210 House Capitol Visitor Center
Chairman Katko, Ranking Member Watson Coleman, and members of the Subcommittee, thank you for inviting us here today to discuss the Transportation Security Administration’s (TSA) efforts to address global aviation security risks to the United States. The timing of this hearing is particularly welcome, as TSA has a newly-appointed Administrator, David Pekoske. This gives TSA a chance today not only to provide an overview of our ongoing international activities, but also to present Administrator Pekoske’s priority for raising global security effectiveness.
The numerous attempted attacks and evolving, complex threat streams over the past decade clearly demonstrate terrorists’ persistent focus on targeting the aviation sector. In pursuit of this goal, our adversaries study us avidly and constantly strive to develop new tactics and methods to harm the U.S. as well as global aviation.
As threats continue to evolve, TSA and its partners around the world, must continue to work together to improve intelligence sharing, adopt best practices, and pursue technological advancements to counter the global threat against aviation. We must invest in new technologies, processes, and training to make sure we stay ahead of our enemies. We also know that we will be more successful when we work with our partners abroad and maintain strong collaborative relationships with foreign governments, international organizations, and private industry stakeholders.
Raising the Baseline
International inbound aviation represents a significant share of the total aviation security risk to the U.S. Since 9/11, the U.S. has experienced Richard Reid’s attempted shoe bomb attack, the disrupted Transatlantic Plot of 2006, Farouk Abdulmutallab’s underwear bomb attack in December 2009, the attempted printer cartridge bomb plot in October 2010, and the 2014 Khorasan Group threat to commercial aviation. More recent attacks overseas, including the crash of Metrojet 9268 in the Sinai Peninsula (October 2015), the attack on Daallo Flight 159 in Somalia (February 2016), the airport and mass transit attacks in Brussels (March 2016), the attack on Istanbul Airport (June 2016), and the foiled bomb plot in Australia against aviation (July 2017) all reinforce the need for consistent engagement and international action to address the evolving threat to international aviation security.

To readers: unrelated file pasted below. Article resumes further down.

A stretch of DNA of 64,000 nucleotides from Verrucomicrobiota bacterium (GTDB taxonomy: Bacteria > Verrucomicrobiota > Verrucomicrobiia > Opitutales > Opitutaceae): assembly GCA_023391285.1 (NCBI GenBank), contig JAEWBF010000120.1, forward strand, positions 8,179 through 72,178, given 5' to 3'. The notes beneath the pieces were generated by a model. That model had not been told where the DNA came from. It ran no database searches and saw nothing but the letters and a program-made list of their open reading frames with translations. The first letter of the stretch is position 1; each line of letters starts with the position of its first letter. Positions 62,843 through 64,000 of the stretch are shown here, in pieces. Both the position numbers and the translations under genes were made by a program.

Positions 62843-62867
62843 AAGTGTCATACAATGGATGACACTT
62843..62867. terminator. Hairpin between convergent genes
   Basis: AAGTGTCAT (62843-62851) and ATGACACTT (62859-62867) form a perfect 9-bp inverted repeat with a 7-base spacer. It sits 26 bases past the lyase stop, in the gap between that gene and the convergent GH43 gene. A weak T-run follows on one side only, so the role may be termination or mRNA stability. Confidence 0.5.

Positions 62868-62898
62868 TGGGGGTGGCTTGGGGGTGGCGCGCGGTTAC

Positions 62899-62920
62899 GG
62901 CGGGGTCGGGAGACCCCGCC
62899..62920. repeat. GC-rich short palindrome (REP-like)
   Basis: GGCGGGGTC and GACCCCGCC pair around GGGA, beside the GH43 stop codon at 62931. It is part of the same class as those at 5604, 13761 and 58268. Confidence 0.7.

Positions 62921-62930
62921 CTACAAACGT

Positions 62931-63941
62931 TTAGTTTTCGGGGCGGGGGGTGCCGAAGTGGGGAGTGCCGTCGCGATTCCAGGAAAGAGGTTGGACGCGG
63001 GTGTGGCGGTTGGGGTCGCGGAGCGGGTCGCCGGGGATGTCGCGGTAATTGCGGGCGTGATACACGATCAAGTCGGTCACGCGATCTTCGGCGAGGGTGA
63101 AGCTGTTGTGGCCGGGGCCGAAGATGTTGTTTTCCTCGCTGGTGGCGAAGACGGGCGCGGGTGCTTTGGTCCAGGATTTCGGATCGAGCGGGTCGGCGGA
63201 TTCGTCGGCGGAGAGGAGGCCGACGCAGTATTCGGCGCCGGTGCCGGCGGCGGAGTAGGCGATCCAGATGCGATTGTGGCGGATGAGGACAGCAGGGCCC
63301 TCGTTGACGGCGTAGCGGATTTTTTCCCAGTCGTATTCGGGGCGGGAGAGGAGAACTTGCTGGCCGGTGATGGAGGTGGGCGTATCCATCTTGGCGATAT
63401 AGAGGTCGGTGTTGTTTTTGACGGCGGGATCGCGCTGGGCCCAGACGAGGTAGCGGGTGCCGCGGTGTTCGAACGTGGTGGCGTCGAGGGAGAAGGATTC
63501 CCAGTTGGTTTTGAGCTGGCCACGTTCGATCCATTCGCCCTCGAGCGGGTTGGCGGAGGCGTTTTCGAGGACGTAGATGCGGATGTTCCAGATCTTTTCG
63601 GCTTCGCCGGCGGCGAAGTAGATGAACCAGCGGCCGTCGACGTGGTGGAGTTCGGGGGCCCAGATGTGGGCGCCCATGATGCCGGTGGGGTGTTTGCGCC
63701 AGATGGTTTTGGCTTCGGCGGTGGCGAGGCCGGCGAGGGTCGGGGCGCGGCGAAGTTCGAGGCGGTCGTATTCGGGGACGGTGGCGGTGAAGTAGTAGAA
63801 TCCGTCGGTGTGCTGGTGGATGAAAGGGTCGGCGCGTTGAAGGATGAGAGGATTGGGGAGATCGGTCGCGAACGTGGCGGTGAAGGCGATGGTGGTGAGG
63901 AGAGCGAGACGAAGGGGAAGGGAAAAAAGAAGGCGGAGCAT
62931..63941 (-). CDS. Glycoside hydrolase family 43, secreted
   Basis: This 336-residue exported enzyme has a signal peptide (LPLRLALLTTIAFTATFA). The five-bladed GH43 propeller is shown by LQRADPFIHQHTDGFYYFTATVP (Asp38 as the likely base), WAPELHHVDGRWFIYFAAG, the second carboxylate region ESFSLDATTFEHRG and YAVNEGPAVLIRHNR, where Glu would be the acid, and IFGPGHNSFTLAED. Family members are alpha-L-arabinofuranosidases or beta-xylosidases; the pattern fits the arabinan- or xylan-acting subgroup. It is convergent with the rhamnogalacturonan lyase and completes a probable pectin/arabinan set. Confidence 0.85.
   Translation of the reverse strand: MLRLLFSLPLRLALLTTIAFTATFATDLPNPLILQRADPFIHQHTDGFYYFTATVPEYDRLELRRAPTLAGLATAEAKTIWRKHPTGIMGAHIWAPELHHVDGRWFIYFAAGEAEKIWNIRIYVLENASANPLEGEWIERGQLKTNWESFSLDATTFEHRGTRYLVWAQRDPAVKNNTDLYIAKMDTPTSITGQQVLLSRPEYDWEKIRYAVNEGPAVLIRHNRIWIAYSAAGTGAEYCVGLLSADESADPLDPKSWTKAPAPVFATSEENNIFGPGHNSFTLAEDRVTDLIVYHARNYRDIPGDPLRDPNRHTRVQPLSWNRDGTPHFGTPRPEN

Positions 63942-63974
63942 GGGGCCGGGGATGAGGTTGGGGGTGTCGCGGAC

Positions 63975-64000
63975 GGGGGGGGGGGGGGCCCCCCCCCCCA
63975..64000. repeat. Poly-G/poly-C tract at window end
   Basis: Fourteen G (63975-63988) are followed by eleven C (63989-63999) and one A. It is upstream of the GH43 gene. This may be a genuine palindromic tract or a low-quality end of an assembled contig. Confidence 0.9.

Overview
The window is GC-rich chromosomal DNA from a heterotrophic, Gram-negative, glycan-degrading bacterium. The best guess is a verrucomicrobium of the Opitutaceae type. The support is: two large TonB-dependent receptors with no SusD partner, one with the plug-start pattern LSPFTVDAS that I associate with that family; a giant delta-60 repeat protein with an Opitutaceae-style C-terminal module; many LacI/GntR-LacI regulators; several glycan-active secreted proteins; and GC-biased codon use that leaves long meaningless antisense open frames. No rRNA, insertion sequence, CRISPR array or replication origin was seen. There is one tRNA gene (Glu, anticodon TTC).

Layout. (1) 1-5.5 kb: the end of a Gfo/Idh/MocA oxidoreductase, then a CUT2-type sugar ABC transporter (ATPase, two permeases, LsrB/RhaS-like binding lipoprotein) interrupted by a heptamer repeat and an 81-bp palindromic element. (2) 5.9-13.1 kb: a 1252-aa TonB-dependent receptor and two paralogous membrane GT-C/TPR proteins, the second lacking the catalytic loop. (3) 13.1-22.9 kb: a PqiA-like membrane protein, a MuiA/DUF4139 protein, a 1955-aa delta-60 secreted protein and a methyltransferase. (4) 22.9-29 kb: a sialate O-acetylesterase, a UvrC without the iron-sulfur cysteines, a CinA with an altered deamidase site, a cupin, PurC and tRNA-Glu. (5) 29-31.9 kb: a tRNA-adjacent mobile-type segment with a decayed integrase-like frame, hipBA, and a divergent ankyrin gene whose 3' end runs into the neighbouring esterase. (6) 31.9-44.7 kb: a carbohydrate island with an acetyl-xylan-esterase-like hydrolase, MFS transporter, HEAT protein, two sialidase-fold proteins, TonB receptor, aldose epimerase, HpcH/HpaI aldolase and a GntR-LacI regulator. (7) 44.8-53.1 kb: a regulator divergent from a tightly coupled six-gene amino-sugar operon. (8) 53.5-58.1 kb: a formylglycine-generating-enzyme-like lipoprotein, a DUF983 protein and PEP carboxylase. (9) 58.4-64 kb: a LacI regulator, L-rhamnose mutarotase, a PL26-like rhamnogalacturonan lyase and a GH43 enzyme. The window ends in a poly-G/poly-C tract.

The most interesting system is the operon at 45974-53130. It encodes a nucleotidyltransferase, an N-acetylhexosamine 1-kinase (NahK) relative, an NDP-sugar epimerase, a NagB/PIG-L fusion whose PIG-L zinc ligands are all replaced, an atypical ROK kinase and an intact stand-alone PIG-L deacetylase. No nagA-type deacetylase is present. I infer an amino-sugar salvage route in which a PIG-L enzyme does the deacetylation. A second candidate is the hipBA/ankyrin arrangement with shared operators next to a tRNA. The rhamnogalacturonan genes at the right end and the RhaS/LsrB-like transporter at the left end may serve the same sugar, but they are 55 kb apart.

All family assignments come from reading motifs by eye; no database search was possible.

In recent months, TSA has taken significant steps to address these threats and to raise the global aviation security baseline. In March 2017, TSA issued an Emergency Amendment (EA) affecting 10 Last Point of Departure (LPD) airports in the Middle East and North Africa. This amendment required air carriers to ban personal electronic devices larger than a smartphone from being transported in the cabin of the aircraft. In June, TSA followed with enhanced security measures for all commercial flights to the U.S. Those air carriers affected by the prohibition against electronics larger than cell phones that were able to implement the enhanced measures were subsequently removed from the prohibition. These measures, both seen and unseen, included enhanced screening of passengers and electronic devices, as well as heightened security standards for all LPDs. Most recently, on September 7, 2017, TSA issued a Security Directive (SD) and EA that added security measures for some international cargo flying to the U.S.
The June 2017 global directives sought to significantly raise the aviation security global baseline in a very short period of time. This was done because of the seriousness of the threat. TSA worked closely with aircraft operators and foreign air carriers, which did and are doing a commendable job instituting these measures. Given the importance of adapting and innovating to stay ahead of our adversaries, TSA engages with all of our stakeholders, including our international stakeholder communities, to share best practices and align our responses to evolving and emerging threats.